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feeling is likewise reported to exist among the serfs of Russia Proper, who, in many cases, prefer the certainty of slavery to the risks of emancipation. Mr. Featherstonhaugh, in his Travels in the Slave States of North America, relates that Mr. Madison, the ex-President, informed him that he had once assembled all his numerous slaves, and offered to manumit them immediately; “but they instantly declined it, alleging that they had been born on his estate, had always been provided for by him with raiment and food, in sickness and in health, and, if they were made free, they would have no home to go to, and no friend to protect and care for them. They preferred, therefore, to live and die as his slaves, who had always been a kind master to them.”
Slavery excludes the principle of competition, which reduces the wages of the free laborer, increases his hours of work, and sometimes deprives him of all means of subsistence. The maintenance of slaves as one household, or familia, likewise conduces to thrift; their supply on a large scale is, or ought to be, less expensive than when each laborer, as in a state of freedom, has a separate cottage and a family of his own. With slaves thus supported, there is no more waste than with horses or cattle. There is none of the loss or damage which arises from the drunkenness and improvidence of the free laborer espending his own wages. Again, the slave-master can regulate the number of his workmen, and can in this manner control the amount of population. The means may doubtless be harsh and cruel, but they are effective for their end. In general, indeed, slave classes show a disposition to diminish rather than increase in number;
and, where the slave trade has not been prohibited, the number is kept up rather by new importation than by births. Hence the evils of an abundant population never manifested themselves while the mass of the people was in a servile and semi-servile state. Moreover, it can scarcely be doubted, that under certain circumstances industry may be promoted, and the produce of the land increased, by the existence of a slave class. Mr. M'Culloch, indeed, thinks that the tropical countries can never be effectually cultivated by free labor. “Were the slaves completely emancipated in the United States, Cuba, and Brazil,” says he, “it is all but certain that the culture of sugar and cotton would be as completely abandoned in them as in Hayti. And if the change were accompanied by a considerable improvement in the condition of the black population, the sacrifice might not, perhaps, be deemed too great. But where is the ground for supposing that such would be the case ? Indeed, the fair presumption seems to be the other way. Little, at all events, would be gained by turning a laborious, well-fed slave, into an idle, improvident, and perhaps beggarly freeman." If we look merely to the present, and confine our views to economical results, Mr. M'Culloch's arguments certainly appear strong. And although it is true that all hope of future improvement, in respect of his physical condition, is denied to the slave, yet it must be admitted, that practically, and looking to the actual generation, the absence of a power of rising in the world is no severe privation to a peasant class. Neither in England among the agricultural laborers, nor in the Continental States among the small proprietors, are there many instances of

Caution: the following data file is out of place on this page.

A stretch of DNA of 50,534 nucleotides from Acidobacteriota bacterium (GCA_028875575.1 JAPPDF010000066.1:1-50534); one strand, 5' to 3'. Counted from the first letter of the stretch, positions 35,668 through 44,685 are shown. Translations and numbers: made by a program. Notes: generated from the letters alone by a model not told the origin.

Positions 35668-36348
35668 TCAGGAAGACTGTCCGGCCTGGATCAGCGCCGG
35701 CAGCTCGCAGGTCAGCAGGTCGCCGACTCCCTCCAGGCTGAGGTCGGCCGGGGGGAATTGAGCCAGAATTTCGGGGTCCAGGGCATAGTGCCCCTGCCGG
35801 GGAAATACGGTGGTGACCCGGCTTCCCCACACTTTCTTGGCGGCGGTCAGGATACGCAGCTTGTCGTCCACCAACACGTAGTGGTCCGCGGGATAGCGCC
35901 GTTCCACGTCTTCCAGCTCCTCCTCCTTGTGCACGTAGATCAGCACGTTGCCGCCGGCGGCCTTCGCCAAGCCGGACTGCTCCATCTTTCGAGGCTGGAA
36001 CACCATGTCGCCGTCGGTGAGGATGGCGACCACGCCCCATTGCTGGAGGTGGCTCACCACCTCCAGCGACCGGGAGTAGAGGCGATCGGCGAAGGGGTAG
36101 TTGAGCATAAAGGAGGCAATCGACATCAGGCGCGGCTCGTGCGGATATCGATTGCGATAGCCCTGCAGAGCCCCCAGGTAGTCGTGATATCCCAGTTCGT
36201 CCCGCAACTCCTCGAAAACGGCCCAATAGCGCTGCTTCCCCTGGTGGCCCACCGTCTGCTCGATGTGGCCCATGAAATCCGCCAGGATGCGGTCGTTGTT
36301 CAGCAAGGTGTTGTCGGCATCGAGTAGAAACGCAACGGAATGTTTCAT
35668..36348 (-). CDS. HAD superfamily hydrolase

a person quitting the condition in which he is born. Nor is any slavery so indellible (where the slaves have the same colored skin as their masters) as to prevent frequent emancipations of individual slaves from personal affection and other causes.
The freedmen formed a numerous class among the Romans; and it is known to what important posts slaves have risen in the Turkish empire.